Aubrey Cichelli knew about the importance of saving for a rainy day—but knowing and doing are two different things. Cichelli and her husband lived within their means but hadn't created a cash cushion to fall back on in case of something unexpected. For them, the crunch came five months ago in the form of a pink plus-sign on a pregnancy test.
The Salt Lake City couple already has a 15-month-old son. "We're thrilled about the new baby, but the timing is a bit of a surprise," admits Cichelli. "We recently bought a house, and I just started a new job—one that doesn't offer paid maternity leave." Now Cichelli and her husband are saving every cent they can—and working hard to figure out how they'll make ends meet.
Unfortunately, many families could find themselves in a similar financial situation. While 71 percent of Americans believe it's very important to have an emergency fund, only 44 percent actually maintain one, according to a survey by Bankrate.com. And plenty of people aren't prepared for a cash crunch—a poll by HSBC Bank found that 40 percent of Americans have saved just one month or less of basic living expenses. But experts say you should have three to six months of your living costs set aside. While that sounds overwhelming, you owe your family the peace of mind this financial cushion provides.
To get started, examine your budget to figure out how much you'd need to live for three to six months without a paycheck. Make a list of necessities—mortgage, food, insurance payments, and other fixed expenses. Then, list money that goes to things like entertainment and gifts. This helps you figure out how much your emergency fund should include—as well as ways to cut back on spending. A computer program like Quicken can be helpful in creating a household budget.
If you're starting a fund from scratch, set up a standard savings account since the minimum required balance is low. Keep your emergency account separate from your savings account, and forgo the bank's offer of checks or an ATM card. "That way, you won't be tempted to dip into it," says Eric Gelb, an accountant in St. Peters, Missouri. Another smart move: Have your employer divert part of your paycheck into the account so you won't even see the cash.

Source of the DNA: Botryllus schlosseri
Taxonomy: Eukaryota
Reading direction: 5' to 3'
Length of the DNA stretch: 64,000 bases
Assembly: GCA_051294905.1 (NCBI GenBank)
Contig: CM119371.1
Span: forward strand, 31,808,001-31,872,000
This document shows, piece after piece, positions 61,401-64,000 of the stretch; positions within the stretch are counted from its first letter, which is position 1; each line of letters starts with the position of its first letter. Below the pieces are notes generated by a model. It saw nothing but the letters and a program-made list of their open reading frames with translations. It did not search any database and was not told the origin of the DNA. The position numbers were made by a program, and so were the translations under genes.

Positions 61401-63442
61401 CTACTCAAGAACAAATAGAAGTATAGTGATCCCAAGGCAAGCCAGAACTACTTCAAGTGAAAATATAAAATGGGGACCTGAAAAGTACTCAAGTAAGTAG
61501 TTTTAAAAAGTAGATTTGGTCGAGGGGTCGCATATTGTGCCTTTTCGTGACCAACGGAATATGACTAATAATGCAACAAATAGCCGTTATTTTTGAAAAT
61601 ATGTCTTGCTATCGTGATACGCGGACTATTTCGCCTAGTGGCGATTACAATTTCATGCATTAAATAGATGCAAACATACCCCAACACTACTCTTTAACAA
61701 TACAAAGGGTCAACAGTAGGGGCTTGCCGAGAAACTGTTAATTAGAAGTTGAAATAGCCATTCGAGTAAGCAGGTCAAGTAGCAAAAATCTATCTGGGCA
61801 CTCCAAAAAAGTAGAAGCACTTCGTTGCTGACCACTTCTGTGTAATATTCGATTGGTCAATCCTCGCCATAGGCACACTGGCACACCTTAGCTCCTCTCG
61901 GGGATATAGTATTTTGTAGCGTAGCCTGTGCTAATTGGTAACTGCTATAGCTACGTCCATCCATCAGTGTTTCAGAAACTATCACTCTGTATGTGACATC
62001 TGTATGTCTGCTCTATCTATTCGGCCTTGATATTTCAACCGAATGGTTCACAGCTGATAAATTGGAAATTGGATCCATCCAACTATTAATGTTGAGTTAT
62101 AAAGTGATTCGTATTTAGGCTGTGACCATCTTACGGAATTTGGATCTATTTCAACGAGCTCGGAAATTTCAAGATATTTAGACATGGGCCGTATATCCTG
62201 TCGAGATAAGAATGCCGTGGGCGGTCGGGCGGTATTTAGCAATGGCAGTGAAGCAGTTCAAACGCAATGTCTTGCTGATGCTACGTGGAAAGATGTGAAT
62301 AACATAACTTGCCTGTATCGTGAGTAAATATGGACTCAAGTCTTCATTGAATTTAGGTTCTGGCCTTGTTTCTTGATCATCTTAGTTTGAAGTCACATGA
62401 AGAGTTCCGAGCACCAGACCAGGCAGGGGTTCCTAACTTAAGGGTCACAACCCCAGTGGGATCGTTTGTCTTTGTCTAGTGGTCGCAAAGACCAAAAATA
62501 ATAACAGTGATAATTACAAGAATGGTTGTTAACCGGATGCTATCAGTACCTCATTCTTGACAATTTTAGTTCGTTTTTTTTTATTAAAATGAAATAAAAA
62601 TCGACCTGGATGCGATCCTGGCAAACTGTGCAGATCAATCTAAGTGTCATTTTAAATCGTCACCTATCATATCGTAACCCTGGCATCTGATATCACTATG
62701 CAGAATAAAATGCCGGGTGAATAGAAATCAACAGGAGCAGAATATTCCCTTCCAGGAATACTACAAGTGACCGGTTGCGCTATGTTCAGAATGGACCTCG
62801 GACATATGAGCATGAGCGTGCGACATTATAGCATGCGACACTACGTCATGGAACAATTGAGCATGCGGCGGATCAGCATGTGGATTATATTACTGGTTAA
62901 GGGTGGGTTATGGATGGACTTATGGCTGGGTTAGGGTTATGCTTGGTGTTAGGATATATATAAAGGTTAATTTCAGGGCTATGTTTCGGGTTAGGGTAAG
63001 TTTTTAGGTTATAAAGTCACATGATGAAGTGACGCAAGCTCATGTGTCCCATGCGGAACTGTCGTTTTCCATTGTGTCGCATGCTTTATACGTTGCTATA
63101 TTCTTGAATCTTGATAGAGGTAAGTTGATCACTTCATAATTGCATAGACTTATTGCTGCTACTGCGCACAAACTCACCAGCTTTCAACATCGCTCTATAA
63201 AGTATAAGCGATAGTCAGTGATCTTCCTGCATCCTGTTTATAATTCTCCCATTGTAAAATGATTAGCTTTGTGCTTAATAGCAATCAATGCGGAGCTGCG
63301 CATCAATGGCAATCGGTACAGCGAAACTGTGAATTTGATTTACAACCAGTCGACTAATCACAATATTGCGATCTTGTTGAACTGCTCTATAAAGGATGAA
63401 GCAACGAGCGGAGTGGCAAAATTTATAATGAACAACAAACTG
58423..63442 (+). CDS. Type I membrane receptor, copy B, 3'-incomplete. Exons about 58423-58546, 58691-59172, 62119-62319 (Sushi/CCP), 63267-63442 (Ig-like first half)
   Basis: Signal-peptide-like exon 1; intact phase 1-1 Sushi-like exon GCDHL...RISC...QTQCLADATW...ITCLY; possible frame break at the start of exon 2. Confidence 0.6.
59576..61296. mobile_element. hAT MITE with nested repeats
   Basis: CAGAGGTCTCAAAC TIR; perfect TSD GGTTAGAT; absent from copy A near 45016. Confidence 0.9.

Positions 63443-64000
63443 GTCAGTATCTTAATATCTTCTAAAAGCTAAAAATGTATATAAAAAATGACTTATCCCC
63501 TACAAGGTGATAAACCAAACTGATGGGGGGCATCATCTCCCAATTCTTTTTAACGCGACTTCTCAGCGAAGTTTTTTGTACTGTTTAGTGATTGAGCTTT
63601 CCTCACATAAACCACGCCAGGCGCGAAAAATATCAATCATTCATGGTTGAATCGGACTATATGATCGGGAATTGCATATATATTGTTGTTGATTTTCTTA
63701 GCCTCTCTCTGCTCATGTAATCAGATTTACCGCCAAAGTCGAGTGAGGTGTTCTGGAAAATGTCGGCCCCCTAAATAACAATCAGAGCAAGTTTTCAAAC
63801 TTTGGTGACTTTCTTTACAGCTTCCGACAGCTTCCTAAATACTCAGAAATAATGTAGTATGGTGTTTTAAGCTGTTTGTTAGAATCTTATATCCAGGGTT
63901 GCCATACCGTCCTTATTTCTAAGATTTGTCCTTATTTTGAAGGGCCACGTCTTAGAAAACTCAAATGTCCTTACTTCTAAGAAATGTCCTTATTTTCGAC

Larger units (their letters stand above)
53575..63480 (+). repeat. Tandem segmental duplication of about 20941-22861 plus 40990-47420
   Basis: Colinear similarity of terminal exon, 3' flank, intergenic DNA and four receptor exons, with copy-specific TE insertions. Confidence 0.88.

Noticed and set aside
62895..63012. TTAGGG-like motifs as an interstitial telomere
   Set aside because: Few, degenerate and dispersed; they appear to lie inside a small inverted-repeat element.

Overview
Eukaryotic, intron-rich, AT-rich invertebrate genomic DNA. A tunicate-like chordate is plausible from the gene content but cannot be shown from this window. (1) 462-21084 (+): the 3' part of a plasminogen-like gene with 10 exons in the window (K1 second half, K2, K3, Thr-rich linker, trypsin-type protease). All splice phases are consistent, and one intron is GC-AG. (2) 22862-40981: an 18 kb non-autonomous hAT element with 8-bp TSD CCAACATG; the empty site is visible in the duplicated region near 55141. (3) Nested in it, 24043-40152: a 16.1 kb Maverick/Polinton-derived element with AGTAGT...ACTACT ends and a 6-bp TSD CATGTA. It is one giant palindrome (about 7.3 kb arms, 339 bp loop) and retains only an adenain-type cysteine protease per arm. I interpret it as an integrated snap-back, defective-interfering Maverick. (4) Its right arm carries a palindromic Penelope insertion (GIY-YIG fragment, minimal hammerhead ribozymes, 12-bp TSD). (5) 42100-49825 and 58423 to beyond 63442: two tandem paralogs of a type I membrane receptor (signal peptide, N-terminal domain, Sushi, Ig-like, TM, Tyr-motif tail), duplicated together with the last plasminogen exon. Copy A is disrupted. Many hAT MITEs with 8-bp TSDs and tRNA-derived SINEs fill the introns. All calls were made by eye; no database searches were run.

When your fund reaches $1,000, move the money to a savings vehicle where it can earn a higher rate of interest. But make sure the funds are liquid—that you can draw on them quickly, easily, and without paying fees or penalties. Woodbridge, Connecticut-based financial planner Alan Weiss says that two good options are money-market funds or short-term CDs, which mature after three or six months. Avoid putting emergency savings into individual stocks, treasury bills, or mutual funds. "Think low-risk," Gelb says. "Protect this money so it's available when you need it."
Definite don'ts for building a rainy-day fund? Don't take a loan from your 401(k); if you lose your job, you have to repay the loan fast or pay penalties. The same goes for borrowing from an IRA; that needs to be paid back quickly too.
Bottom line: Building an emergency fund takes discipline and sacrifice, but the payoff is worthwhile. You get the peace of mind that comes from knowing you're financially prepared for whatever might come your way.
Here are five things to cut from your budget:
Sometimes the situations that send us into a tailspin aren't real emergencies—but they still put a big dent in our bank account. Do you have the savings to cover these not-so-rare occurrences?